As for the contention that queens weren’t the only ones rebelling that August night, but that male hustlers and lesbians also took part, Stryker says, “I say that’s true.” However, Stryker wanted to emphasize the role queens played because they are often “pushed to the margins” in the LGBT community, even today.

“The escalating tensions (at Compton’s) were around the mistreatment of transgenders,” she said.

The response to the documentary has been positive, especially from the transgender community. “I was very leery in wanting to get involved with the East vs. West Coast thing or San Francisco did it first,” says Stryker. “I didn’t want to present Compton’s as trumping Stonewall.” . . .

Why the T in LGBT is here to stay

Transgender people are not beggars at the civil rights table set by
gay and lesbian activists. They are integral to the struggle for
gender freedom for all.

By Susan Stryker

Oct. 11, 2007 | Pity poor John Aravosis, the gay rights crusader from
AmericaBlog whose "How Did the T Get in LGBT?" essay, in reference to
the controversy over gender identity protections in the pending
Employment Non-Discrimination Act, was published on Salon a few days

To hear Aravosis tell it, he and multitudes of like-minded gay souls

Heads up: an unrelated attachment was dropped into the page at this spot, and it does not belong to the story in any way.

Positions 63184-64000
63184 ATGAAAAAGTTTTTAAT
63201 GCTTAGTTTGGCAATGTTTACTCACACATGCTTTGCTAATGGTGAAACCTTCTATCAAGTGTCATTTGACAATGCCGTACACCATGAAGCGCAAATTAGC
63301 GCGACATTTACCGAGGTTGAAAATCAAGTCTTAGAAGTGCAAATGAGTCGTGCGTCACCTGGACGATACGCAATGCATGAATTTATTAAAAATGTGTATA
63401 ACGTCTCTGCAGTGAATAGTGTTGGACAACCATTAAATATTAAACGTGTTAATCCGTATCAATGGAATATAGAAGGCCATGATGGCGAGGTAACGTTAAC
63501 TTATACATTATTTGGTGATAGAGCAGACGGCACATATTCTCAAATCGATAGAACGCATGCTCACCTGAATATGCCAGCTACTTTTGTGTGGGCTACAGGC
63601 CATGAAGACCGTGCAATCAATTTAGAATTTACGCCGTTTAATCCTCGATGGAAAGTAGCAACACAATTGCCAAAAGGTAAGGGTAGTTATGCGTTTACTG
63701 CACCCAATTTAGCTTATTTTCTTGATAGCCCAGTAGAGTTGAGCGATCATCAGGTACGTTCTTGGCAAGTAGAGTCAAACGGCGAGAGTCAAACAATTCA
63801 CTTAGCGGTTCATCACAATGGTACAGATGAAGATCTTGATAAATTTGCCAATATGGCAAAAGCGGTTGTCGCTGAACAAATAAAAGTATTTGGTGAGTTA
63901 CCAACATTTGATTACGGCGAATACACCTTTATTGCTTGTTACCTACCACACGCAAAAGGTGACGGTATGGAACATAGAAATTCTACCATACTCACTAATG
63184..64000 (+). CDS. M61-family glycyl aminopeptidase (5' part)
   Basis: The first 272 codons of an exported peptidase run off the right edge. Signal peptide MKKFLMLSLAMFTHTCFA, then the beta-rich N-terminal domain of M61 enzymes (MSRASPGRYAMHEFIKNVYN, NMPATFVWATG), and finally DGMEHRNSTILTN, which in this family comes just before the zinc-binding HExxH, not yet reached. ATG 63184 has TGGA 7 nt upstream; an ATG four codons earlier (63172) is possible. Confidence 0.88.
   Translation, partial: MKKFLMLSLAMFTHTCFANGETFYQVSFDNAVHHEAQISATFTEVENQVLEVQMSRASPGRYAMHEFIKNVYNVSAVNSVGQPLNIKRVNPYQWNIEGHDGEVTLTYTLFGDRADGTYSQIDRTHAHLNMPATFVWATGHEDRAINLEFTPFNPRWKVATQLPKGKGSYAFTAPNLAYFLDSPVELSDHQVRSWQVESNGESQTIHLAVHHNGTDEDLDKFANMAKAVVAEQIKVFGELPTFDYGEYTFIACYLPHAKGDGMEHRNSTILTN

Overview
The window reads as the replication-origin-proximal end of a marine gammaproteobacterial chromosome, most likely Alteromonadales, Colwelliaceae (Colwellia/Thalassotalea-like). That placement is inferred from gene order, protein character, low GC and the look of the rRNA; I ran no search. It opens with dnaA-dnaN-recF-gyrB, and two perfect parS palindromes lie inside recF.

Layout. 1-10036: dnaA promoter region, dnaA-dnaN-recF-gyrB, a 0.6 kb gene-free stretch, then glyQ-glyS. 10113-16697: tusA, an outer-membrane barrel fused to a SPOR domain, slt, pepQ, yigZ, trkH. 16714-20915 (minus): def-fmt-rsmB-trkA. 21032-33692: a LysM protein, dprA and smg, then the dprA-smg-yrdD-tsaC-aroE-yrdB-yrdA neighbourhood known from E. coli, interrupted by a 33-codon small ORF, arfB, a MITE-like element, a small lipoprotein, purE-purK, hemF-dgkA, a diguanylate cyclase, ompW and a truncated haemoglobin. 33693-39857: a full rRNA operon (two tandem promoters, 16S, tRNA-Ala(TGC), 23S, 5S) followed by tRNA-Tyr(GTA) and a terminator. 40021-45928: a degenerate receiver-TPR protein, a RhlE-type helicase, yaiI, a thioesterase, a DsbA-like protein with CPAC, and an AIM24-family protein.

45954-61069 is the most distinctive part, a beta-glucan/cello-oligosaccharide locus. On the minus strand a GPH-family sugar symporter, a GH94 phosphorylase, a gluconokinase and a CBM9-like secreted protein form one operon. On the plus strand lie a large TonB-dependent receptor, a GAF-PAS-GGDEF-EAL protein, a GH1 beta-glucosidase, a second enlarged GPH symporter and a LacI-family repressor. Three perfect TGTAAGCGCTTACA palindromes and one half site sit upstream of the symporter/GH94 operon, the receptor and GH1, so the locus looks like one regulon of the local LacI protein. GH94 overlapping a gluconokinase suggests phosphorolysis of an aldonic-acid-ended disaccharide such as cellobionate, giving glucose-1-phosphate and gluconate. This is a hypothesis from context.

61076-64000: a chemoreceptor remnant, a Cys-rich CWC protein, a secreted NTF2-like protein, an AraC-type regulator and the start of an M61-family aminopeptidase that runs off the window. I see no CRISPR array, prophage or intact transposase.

have been sitting at the civil rights table for more than 30 years,
waiting to be served. Now, after many years of blood, sweat, toil and
tears, a feast in the form of federal protection against sexual
orientation discrimination in the workplace has finally been prepared.
Lips are being licked, chops smacked, saliva salivated, when -- WTF!?!
-- a gaunt figure lurches through the door.

It is a transgender person, cupped hands extended, begging for food.
Seems somebody on the guest list -- maybe a lot of somebodies -- let
this stranger in off the streets without consulting everyone else
beforehand, claiming he-she-it-or-whatever was a relative of some
sort. Suddenly, what was supposed to be a fabulous dinner party starts
surreally morphing into one of those OxFam fundraisers dramatizing
third-world hunger whose sole function is to make the "haves" feel
guilty for the plight of the "have-nots."

Maitre d' Barney Frank offers an elegant pretext for throwing the bum
out. The establishment's new management, Speaker Nancy Pelosi, is
caught off-guard by the awkward turn of events, but deftly shuffles
the hubbub into the wings and starts working the room, all smiles, to
reassure the assembled guests that a somber and long-sought civil
rights victory will be celebrated in short order.

Aravosis and those who share his me-first perspective are not so sure.
Seeing half a loaf of civil rights protection on the table before
them, and sensing that the soirée might come to a premature and
unexpected denouement, they make a grab, elbows akimbo, for said